Brexit: How tight is it, really?

brexit-ballot-boxWith the official referendum expected in less than two months, the latest polls on Brexit show a narrower than ever gap between both camps. The Financial Times’ Brexit poll tracker shows that the June referendum could go either way. However, as mentioned in an earlier post, bookmakers such as Betfair have barely adjusted their odds over the last few weeks and still predict a victory for the ‘Bremain’ side with a 65% probability – and even closer to 75% following Barack Obama’s visit to the UK last week. How can we reconcile those two facts?

Evolution of implied ‘Bremain’ success odds according to Betfair.

First, to reiterate an argument already developed on that blog, bettors and bookmakers believe that, unconsciously or not, individuals positioning themselves in favour of Brexit do not reveal their real vote intention to pollsters. A similar bias can be observed in voters’ behaviour towards the most extreme parties prior to an election. A share of the self-declared ‘extremist’ electorate will actually revise their intentions just before putting the ballot in the box.

Result of the first round of the 2002 French Presidential Elections

That being said, the reverse trend used to be true in some countries such as France – i.e. individuals planning to vote for the Front National were fearful of revealing their real intentions and hid it to pollsters – and partly explained the 2002 French Presidential Election upset where Front National’s Jean-Marie Le Pen unexpectedly ousted Parti Socialiste’s Lionel Jospin from the second round. Being able to identify and quantitatively assess behavioural biases has become part of survey institutes’ core job, especially in tight contests such as the one we are witnessing today.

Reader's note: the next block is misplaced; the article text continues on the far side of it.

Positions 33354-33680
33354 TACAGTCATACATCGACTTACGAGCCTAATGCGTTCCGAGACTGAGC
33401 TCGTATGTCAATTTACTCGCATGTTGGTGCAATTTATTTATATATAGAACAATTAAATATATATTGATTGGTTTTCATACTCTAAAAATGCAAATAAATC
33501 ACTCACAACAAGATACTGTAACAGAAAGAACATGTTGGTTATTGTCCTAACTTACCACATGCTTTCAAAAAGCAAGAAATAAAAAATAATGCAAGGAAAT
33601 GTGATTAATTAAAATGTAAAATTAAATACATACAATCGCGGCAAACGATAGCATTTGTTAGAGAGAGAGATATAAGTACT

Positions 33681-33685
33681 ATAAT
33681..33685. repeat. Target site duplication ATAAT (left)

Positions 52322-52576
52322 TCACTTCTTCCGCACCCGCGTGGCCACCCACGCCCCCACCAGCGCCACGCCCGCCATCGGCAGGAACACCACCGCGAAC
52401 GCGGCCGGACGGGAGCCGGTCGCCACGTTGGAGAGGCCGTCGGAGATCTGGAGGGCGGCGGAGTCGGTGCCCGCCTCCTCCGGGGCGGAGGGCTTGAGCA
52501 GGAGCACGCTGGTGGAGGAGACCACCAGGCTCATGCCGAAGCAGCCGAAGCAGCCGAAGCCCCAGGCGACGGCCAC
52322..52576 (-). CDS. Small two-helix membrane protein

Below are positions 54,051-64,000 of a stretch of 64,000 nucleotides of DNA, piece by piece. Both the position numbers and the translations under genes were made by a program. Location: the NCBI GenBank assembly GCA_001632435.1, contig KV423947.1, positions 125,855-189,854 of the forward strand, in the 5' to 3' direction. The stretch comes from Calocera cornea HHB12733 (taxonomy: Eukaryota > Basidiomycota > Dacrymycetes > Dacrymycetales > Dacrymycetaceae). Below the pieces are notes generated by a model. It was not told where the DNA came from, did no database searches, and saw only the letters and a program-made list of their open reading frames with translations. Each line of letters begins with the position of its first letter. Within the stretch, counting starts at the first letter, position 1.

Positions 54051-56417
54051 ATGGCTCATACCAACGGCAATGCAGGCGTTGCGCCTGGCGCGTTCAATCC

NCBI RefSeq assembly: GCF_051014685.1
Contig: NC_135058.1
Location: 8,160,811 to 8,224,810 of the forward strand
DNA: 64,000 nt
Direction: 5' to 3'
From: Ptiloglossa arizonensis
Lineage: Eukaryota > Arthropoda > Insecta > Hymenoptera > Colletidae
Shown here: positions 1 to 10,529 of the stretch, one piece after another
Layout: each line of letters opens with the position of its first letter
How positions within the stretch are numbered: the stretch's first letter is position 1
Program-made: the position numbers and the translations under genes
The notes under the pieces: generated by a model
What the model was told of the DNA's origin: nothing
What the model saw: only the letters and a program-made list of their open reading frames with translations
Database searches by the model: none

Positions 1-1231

Unconscious behaviours nonetheless do not fully explain the discrepancy between polls and bookmakers. Statistics also come into play. In the context of the Brexit referendum, the Bremain camp has indeed managed to maintain a small, although very narrow, lead in most of the polls. As a consequence, the odds of the Bremain camp winning are actually greater than the gap could lead us to believe. To illustrate this fact, let us assume that the distribution of vote shares in favour of ‘Bremain’ follows a normal distribution – the infamous ‘bell curve’.

This distribution is centred around an average of 52% – i.e. on average Bremain wins by a 52-48 margin. Let us also assume that we are almost certain (with a 95% certainty to be perfectly exact) that the Bremain camp will score between 44% and 60% on D-day. The resulting bell curve is drawn below, with the shaded area representing the area sitting above the 50% threshold – i.e. the area where the Bremain camp wins. Although we built the bell curve around a 52% average, the shaded area represents 69% of the total area under the curve, which means that the Bremain camp has a 69% chance of winning. The parameters for this example have not been chosen randomly: 69% is indeed very close to Betfair’s latest estimates.

Bell curve with average of 52% and std deviation of 4%. Shaded area corresponds to p>50%.

This exercise would theoretically give us a lot of confidence on the referendum outcome. In practice, the exercise is unfortunately made much more complicated by the high share of ‘undecided’ voters, standing at roughly 30% of the voting population as of today. Given its size, this group will clearly decide on the referendum’s outcome and can overturn any statistical projection. Being able to predict the behaviour of such a heterogeneous group has therefore become the focus – and the nightmare – of all pollsters – notwithstanding the bookies.

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